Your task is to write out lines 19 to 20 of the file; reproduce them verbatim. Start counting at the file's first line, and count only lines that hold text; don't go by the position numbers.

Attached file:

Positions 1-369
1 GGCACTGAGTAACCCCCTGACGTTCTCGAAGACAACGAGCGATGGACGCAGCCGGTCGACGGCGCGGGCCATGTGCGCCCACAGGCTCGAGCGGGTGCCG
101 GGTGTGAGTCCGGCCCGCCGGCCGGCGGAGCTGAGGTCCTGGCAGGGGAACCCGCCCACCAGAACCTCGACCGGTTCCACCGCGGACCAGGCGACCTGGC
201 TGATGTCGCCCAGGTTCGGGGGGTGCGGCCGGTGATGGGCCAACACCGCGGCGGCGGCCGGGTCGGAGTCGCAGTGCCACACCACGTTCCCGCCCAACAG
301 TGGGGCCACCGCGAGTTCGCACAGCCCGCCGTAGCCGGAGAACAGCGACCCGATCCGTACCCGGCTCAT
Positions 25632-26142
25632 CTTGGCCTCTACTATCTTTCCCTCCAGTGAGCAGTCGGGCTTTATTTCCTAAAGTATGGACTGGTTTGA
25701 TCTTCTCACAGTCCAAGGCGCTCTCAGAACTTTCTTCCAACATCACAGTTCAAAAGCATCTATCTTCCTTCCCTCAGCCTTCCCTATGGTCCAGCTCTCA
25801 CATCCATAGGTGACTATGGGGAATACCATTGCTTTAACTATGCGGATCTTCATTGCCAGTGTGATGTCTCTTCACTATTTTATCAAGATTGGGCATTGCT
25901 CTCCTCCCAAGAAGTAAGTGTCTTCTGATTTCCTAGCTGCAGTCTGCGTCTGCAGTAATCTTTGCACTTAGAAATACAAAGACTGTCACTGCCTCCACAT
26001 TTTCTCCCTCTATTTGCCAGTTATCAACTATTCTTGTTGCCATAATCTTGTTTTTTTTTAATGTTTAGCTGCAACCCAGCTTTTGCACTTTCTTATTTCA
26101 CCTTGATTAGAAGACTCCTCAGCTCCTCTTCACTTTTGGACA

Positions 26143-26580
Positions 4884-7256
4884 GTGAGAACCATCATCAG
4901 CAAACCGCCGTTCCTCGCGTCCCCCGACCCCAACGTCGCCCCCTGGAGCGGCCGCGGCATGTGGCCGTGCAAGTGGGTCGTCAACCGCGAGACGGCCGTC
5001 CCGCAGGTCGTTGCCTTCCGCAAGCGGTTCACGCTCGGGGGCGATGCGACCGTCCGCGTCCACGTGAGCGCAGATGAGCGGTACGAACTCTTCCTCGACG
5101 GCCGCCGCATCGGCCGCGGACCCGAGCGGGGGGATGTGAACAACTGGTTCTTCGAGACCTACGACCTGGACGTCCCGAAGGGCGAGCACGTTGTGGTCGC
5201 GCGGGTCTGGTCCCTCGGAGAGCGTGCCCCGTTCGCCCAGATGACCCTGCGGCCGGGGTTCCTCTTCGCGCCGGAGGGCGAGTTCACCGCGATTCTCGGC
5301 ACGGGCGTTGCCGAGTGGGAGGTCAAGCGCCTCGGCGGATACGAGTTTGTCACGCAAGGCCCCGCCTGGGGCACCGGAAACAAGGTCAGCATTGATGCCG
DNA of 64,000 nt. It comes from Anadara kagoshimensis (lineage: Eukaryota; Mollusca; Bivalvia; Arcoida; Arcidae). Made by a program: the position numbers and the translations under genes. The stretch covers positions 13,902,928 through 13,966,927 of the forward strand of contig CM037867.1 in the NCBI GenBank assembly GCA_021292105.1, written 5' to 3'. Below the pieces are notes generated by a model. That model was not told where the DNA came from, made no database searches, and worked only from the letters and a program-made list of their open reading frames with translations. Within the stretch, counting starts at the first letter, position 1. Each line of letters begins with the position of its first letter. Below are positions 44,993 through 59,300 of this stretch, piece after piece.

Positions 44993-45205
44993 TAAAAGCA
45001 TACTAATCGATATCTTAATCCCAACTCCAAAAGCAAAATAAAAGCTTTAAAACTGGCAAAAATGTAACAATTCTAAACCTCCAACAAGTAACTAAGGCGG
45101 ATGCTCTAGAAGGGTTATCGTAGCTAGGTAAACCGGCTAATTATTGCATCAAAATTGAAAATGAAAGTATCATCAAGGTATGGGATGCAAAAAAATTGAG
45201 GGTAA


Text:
5201 GCGGGTCTGGTCCCTCGGAGAGCGTGCCCCGTTCGCCCAGATGACCCTGCGGCCGGGGTTCCTCTTCGCGCCGGAGGGCGAGTTCACCGCGATTCTCGGC
5301 ACGGGCGTTGCCGAGTGGGAGGTCAAGCGCCTCGGCGGATACGAGTTTGTCACGCAAGGCCCCGCCTGGGGCACCGGAAACAAGGTCAGCATTGATGCCG